There’s a couple of conclusions here. The first, narrow, one, is that Lehman were actually pretty good bookies. Lehman positions were frozen Jurassic-Park-Mosquito style in mid-September 2008. Foreign exchange and derivative contracts were broken off and values fixed at the break date. Now there are qualifications here – not least six years of ultra-loose money and bank bailouts – but there’s at least a prima facie case that LBIE could have been a viable business had it been separated out, and the world could have been spared at least part of the intervening chaos. European regulators who appear intent on continuing with the “plucky amateur” approach to bank liquidation should maybe take a long hard look at the lessons here.
But the broader conclusion is that trader antics aside, the main role of Investment Banking in the crisis was less as a loss-producing force in itself, but in a) channeling funding to the wilder banks on the periphery and b) the produce-and-sell model of spreading the losses far and wide via structured products. For all the financial innovations of the last decades, we still have developed no surer way of losing money than lending to deadbeat debtors, usually against property. Structured Products and other IB innovations allowed one loss to be enjoyed time and again by a much wider group of creditors, but it was rubbish lending at the heart of the problem.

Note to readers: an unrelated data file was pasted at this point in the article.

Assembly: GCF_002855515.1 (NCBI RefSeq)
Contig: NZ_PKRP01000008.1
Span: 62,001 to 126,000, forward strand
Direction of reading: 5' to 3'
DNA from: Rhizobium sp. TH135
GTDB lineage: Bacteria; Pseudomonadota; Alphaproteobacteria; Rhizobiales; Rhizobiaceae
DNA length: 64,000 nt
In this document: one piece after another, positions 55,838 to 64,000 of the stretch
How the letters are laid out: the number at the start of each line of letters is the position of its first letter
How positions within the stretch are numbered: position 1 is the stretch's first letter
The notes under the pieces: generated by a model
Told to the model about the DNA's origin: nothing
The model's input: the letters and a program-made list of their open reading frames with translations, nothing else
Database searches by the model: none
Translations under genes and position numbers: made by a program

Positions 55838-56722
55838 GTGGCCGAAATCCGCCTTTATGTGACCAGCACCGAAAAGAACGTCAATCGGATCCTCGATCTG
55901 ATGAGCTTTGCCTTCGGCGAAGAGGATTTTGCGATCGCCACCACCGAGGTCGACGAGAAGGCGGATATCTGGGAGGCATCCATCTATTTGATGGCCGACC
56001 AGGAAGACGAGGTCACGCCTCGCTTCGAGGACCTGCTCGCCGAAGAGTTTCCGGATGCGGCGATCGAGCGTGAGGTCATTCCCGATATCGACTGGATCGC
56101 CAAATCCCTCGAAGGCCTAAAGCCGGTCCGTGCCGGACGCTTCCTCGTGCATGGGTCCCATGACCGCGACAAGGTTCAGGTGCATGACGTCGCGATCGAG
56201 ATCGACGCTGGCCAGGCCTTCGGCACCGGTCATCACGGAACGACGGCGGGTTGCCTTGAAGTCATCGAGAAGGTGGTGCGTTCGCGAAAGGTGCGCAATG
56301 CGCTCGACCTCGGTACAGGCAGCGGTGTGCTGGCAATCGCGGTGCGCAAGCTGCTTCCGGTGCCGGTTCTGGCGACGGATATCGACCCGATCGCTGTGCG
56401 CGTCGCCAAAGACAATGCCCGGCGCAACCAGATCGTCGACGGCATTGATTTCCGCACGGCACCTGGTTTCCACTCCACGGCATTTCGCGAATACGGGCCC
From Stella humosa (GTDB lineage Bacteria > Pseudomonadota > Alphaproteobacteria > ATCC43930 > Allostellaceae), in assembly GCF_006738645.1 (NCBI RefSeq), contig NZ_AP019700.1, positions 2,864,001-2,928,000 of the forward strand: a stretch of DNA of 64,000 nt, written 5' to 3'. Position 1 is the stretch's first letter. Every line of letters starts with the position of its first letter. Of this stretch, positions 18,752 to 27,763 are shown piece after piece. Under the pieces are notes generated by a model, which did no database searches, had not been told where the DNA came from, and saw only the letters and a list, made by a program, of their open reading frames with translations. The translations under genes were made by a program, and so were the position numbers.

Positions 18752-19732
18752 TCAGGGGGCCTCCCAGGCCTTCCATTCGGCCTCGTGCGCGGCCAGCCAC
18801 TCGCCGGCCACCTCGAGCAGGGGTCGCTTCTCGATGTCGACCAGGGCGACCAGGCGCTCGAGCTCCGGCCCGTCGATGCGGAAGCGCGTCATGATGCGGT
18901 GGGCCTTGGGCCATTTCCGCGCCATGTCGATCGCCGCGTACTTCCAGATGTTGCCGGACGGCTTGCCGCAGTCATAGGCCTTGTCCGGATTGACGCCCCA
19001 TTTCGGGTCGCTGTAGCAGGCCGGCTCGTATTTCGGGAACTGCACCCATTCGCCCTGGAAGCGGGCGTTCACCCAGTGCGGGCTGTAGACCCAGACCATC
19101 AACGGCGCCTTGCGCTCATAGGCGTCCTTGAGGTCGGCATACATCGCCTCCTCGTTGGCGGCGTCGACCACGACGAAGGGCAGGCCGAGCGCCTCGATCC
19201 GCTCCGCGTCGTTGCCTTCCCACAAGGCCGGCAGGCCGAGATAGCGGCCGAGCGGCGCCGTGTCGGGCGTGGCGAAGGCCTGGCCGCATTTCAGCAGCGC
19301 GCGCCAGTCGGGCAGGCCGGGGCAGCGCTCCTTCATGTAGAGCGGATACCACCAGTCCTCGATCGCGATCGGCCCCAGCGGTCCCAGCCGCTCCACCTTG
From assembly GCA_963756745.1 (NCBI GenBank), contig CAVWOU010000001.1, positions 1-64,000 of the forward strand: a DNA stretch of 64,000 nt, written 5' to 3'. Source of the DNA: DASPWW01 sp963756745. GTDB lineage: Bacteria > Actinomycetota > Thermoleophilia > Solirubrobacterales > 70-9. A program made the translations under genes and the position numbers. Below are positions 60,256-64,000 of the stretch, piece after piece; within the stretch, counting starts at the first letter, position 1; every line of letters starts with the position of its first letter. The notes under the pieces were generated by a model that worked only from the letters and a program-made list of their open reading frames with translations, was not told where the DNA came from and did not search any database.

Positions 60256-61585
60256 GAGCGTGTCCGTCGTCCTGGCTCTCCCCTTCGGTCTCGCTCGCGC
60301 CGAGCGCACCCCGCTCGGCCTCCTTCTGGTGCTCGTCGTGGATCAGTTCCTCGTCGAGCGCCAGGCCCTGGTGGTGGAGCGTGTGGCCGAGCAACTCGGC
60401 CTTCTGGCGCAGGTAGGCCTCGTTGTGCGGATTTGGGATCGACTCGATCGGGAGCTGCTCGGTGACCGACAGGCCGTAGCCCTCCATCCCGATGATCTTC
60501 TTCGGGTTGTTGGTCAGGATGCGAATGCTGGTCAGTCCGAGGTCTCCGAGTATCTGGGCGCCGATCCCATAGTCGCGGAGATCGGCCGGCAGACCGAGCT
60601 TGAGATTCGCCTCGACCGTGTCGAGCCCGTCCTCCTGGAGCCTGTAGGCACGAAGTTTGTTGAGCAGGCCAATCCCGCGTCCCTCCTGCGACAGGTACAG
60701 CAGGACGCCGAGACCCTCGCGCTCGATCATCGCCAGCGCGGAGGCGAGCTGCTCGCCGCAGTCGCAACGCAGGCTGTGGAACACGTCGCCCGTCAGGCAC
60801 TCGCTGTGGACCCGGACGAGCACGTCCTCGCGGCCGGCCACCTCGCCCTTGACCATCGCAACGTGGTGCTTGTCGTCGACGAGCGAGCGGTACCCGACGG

In Europe it’s noticeable that the crises come in two bags. In the periphery, ordinary, decent banks needed no assistance from investment bankers/casino capitalists in blowing up. AngloIrish and the Spanish Cajas generated their losses the old-fashioned way. The role of investment bankers here was confined to channeling money (especially from the core) to them. In the core however, the role of investment banking was more toxic. Essentially all of the Core European banks which have gotten into trouble did so with help from newfangled products as a vehicle to transfer losses from Nevada, Andalucia and Limerick to savers. ING, Depfa, Fortis, UBS all needed bailouts, but not for loans made in their home jurisdictions. The UK, unlucky country capable of catching smallpox in a chicken pox outbreak, was unusual in managing both. HBoS, Northern Rock and Bradford and Bingley were all bog-standard homegrown lending disasters. Only in RBS did structured products play a major role.
The role investment banks played was in funding the disastrous peripheral banks and helping those banks to pass the risks on to the savers of the Core. “Casino banking” seems to have regulated itself better than many realised. It’s the customers who needed looking after.
There’s a really interesting piece pretty tangental to the above here on Dealbreaker about the various games played with Lehman in bankruptcy.